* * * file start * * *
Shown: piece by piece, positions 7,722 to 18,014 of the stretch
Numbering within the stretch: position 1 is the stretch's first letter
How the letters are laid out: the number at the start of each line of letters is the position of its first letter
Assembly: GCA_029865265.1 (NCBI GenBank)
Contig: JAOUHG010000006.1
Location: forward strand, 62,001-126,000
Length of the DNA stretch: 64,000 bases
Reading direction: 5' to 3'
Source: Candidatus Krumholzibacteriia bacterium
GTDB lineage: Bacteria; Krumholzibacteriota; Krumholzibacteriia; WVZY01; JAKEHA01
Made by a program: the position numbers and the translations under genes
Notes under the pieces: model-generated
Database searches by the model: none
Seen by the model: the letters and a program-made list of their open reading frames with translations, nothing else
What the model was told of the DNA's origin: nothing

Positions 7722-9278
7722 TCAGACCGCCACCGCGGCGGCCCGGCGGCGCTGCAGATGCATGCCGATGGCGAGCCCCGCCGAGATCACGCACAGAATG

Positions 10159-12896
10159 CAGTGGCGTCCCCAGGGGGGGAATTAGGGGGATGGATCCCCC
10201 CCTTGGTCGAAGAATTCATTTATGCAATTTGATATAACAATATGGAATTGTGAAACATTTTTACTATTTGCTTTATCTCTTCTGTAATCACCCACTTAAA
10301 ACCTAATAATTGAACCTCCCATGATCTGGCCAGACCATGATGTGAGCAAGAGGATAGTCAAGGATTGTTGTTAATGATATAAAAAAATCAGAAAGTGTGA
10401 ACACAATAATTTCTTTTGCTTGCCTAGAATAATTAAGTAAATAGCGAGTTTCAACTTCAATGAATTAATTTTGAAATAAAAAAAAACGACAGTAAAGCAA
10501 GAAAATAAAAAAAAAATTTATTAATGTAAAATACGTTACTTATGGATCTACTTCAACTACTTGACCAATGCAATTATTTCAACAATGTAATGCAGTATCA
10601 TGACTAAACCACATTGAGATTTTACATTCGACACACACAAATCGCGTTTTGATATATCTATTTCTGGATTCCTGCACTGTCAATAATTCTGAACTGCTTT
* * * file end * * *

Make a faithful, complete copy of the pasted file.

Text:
Shown: piece by piece, positions 7,722 to 18,014 of the stretch
Numbering within the stretch: position 1 is the stretch's first letter
How the letters are laid out: the number at the start of each line of letters is the position of its first letter
Assembly: GCA_029865265.1 (NCBI GenBank)
Contig: JAOUHG010000006.1
Location: forward strand, 62,001-126,000
Length of the DNA stretch: 64,000 bases
Reading direction: 5' to 3'
Source: Candidatus Krumholzibacteriia bacterium
GTDB lineage: Bacteria; Krumholzibacteriota; Krumholzibacteriia; WVZY01; JAKEHA01
Made by a program: the position numbers and the translations under genes
Notes under the pieces: model-generated
Database searches by the model: none
Seen by the model: the letters and a program-made list of their open reading frames with translations, nothing else
What the model was told of the DNA's origin: nothing

Positions 7722-9278
7722 TCAGACCGCCACCGCGGCGGCCCGGCGGCGCTGCAGATGCATGCCGATGGCGAGCCCCGCCGAGATCACGCACAGAATG

Positions 10159-12896
10159 CAGTGGCGTCCCCAGGGGGGGAATTAGGGGGATGGATCCCCC
10201 CCTTGGTCGAAGAATTCATTTATGCAATTTGATATAACAATATGGAATTGTGAAACATTTTTACTATTTGCTTTATCTCTTCTGTAATCACCCACTTAAA
10301 ACCTAATAATTGAACCTCCCATGATCTGGCCAGACCATGATGTGAGCAAGAGGATAGTCAAGGATTGTTGTTAATGATATAAAAAAATCAGAAAGTGTGA
10401 ACACAATAATTTCTTTTGCTTGCCTAGAATAATTAAGTAAATAGCGAGTTTCAACTTCAATGAATTAATTTTGAAATAAAAAAAAACGACAGTAAAGCAA
10501 GAAAATAAAAAAAAAATTTATTAATGTAAAATACGTTACTTATGGATCTACTTCAACTACTTGACCAATGCAATTATTTCAACAATGTAATGCAGTATCA
10601 TGACTAAACCACATTGAGATTTTACATTCGACACACACAAATCGCGTTTTGATATATCTATTTCTGGATTCCTGCACTGTCAATAATTCTGAACTGCTTT